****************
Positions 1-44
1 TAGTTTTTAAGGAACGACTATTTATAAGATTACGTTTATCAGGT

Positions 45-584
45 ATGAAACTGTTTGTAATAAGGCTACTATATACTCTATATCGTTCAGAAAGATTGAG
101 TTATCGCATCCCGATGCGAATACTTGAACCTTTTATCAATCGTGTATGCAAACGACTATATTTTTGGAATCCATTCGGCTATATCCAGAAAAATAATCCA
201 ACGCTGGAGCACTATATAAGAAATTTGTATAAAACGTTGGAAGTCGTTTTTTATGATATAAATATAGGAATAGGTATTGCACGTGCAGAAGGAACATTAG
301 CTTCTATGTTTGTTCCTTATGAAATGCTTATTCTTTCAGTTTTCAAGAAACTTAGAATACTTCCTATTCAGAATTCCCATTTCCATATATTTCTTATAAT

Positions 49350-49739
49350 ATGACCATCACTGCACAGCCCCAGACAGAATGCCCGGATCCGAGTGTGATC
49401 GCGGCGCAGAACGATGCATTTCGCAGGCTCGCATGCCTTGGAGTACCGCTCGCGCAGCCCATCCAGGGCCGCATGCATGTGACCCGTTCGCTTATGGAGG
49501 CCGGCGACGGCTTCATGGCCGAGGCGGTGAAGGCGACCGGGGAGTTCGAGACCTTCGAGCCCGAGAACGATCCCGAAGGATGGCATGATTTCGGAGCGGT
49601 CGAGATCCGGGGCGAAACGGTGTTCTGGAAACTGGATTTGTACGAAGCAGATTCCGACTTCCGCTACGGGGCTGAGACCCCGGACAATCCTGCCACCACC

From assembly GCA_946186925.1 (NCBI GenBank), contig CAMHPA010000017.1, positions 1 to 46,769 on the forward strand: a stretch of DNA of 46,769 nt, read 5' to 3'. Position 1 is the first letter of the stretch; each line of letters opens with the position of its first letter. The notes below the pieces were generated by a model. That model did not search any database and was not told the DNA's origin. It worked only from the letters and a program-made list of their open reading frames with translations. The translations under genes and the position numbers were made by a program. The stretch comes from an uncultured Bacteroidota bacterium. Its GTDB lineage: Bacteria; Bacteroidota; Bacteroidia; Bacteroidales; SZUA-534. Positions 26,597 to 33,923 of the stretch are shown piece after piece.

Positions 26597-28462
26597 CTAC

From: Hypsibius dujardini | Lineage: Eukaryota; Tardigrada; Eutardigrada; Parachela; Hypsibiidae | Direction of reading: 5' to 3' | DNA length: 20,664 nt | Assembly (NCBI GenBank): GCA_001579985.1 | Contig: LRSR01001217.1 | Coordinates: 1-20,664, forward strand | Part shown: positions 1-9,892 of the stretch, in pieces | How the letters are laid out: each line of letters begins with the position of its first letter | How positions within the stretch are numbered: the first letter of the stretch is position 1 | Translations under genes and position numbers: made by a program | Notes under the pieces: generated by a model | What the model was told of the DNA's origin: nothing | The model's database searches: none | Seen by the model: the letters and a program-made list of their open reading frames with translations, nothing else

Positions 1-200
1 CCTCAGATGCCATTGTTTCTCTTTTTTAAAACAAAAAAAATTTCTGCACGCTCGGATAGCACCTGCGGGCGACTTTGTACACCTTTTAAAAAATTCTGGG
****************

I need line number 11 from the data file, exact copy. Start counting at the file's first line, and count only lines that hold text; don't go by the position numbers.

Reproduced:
49501 CCGGCGACGGCTTCATGGCCGAGGCGGTGAAGGCGACCGGGGAGTTCGAGACCTTCGAGCCCGAGAACGATCCCGAAGGATGGCATGATTTCGGAGCGGT